Teaching and Advising Philosophy

I find teaching and advising to be an extremely rewarding part of academia.  When working with students, I do my best to keep several key goals in mind:

  1. Make learning rewarding.  I believe education should be about engaging with deep issues, skills, and questions that students are passionate about and find valuable to learn about.  I do my best to understand what students aim to learn in a class and engage with those interests and values.
  2. Use evidence-based practices.  The field has developed many empirically-supported techniques for helping students master material.  I strive to incorporate these techniques (e.g., elaborative processing, mixing independent and group work, and multimodal delivery) into my courses to boost comprehension and retention.
  3. Strive for holistic teaching and advising.  When teaching and advising, I aim to keep in mind that students each have unique personal goals, academic strengths, and approaches to learning, meaning that it is crucial to use diverse teaching methods that will reach a broad array of students. Holistic teaching also means building inclusive environments that support students with diverse social identities. This requires incorporating both micro- and macro-supports to validate and support all students. Holistic advising means paying attention to how students are engaging with material and what other issues they may be facing in their lives. Discussing a student's challenges and strengths can help them learn skills to better succeed both in courses and in their careers after they graduate. 

Teaching Experience

Summer 2020: Brain Development and Adolescent Mental Health (Course Instructor: Erik Nook). Course Head.
Spring 2020: Cultural and Individual Diversity (Course Instructor: Dr. Rebecca Shingleton). Guest Lecturer.
Fall 2019: The Emotional Mind (Course Instructor: Prof. Leah Somerville). Grading Assistant.
Fall 2018: Psychology of Willpower (Course Instructor: Dr. Becky Fortgang). Guest Lecturer.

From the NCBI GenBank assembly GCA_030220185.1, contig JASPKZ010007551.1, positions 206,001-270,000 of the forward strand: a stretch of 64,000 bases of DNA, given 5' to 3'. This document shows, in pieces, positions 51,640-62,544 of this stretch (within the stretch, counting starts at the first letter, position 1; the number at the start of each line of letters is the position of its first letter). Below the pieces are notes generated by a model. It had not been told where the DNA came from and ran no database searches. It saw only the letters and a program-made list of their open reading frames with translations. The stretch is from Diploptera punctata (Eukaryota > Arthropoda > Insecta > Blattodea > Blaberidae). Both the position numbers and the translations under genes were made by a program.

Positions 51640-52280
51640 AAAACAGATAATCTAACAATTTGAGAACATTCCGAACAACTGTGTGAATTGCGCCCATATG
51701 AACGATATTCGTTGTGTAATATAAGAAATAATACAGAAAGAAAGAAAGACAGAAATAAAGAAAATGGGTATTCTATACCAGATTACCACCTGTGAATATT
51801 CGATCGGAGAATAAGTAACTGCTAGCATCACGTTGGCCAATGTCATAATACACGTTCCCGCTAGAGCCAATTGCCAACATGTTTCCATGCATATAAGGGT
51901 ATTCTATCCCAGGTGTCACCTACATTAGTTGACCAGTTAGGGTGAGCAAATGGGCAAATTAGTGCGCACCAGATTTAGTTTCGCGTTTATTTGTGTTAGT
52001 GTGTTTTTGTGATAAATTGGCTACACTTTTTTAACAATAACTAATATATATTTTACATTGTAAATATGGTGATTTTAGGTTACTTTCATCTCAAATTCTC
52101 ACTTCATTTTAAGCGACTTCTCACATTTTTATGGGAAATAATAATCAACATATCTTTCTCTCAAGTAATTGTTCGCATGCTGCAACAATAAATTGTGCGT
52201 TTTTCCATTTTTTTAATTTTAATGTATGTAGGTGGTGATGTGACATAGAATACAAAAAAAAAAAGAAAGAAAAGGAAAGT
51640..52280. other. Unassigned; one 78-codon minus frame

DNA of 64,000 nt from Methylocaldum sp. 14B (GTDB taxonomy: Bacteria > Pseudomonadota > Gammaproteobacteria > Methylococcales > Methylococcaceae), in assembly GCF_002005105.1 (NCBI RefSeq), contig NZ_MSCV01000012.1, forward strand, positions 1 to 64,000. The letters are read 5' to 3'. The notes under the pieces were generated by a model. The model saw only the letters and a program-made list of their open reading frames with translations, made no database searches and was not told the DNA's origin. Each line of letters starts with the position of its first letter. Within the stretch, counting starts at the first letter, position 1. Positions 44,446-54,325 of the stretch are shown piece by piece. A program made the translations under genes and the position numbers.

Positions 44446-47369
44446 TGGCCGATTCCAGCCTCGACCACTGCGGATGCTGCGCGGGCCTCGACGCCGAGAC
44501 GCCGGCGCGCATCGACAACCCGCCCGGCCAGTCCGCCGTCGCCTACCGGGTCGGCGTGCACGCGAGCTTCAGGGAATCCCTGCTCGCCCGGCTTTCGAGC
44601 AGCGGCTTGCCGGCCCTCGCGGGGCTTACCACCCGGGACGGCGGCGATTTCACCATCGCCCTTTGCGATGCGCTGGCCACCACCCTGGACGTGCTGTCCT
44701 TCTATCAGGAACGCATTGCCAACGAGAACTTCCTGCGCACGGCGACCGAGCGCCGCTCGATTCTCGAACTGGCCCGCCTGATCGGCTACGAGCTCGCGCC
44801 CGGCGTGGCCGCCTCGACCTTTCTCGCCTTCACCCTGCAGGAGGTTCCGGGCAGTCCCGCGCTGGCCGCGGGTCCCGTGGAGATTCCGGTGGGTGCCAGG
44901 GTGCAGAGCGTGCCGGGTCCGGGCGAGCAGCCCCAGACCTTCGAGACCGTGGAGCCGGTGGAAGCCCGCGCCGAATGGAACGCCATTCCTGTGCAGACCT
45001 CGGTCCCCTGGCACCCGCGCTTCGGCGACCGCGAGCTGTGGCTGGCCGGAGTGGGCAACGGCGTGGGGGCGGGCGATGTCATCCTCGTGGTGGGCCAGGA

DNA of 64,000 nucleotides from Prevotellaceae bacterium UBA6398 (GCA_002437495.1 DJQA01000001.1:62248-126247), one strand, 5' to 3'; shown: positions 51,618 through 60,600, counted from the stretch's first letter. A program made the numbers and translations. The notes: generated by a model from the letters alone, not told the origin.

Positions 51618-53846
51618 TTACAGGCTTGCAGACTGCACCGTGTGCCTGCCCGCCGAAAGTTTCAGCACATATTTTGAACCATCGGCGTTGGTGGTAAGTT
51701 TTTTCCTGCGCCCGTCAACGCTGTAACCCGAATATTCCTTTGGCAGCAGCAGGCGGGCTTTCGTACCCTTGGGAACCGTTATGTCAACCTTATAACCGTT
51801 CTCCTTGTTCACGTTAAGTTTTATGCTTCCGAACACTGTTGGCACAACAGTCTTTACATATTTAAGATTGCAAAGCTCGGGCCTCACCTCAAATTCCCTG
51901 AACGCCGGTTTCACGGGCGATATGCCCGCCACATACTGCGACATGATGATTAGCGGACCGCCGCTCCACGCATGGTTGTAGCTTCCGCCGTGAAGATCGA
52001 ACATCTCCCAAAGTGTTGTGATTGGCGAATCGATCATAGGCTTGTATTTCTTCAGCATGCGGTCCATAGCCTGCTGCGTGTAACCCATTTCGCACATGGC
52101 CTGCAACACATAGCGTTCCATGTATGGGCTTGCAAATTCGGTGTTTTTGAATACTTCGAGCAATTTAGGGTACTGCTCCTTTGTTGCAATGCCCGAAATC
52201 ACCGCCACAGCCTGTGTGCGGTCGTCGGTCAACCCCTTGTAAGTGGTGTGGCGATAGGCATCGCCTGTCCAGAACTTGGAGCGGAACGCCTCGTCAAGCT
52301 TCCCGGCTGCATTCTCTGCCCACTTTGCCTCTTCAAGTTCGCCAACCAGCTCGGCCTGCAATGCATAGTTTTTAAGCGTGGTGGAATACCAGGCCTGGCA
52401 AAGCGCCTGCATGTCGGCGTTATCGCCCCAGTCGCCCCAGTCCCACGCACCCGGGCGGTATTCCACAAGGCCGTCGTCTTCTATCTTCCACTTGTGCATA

Spring 2017: Statistics for Behavioral Scientists (Course Instructor: Prof. Max Krasnow). Teaching Fellow.
Fall 2017: Psychotherapy Science and Practice (Course Instructor: Prof. John Weisz). Guest Lecturer.

Advising Experience

2019 - 2020    APAGS LGBT+ Mentor
American Psychological Association of Graduate Students Committee on Sexual Orientation and Gender Diversity Advisor providing scientific and career advice to an LGBT-identified young scientist through monthly advising conversations.

2015 - 2020: Pforzheimer House Resident Tutor
Residential advisor to students, focusing on supporting their academic, social, and personal well-being.  Directly advised ~45 residents through regular programming, with additional programming and support for BGLTQ students. Served as Senior Resident Tutor (taking on additional leadership roles in the community) for final year.

2015 - 2019: Psychology Department Concentration Advisor
Direct academic advisor to ~35 students each year.  Provided guidance on course selection, research opportunities, and career plans. 

2010 - Present: Laboratory Research Advising
At each stage of my training, I have supervised undergraduate advisees on all aspects of the research project, from idea generation through manuscript publication (e.g., work with Aridenne Dews, Caitlin Stavish, & Constanza Vidal Bustamante).  

  • 2014 - Present: Harvard University. Matthew Abrams, Ha Young Ahn, Aridenne Dews, Kevin Kent, Natalie Kleeman, Jessica Hsu, Sandy Li, Sadhana Ponnaluri, Christina Uhrig, José Santiago (undergraduate at Bunker Hill Community College, Caitlin Stavish (undergraduate at Boston University)
  • 2018: Karolinska Institutet. Therese Collins (thesis student)
  • 2012 - 2014: Stanford University. Christina Chwyl, Stephen Frey, Chris Middleton, Jae-Young Son
  • 2010 - 2012: Columbia University. Dani Golomb, Ida Griesemer, Alissa Rogol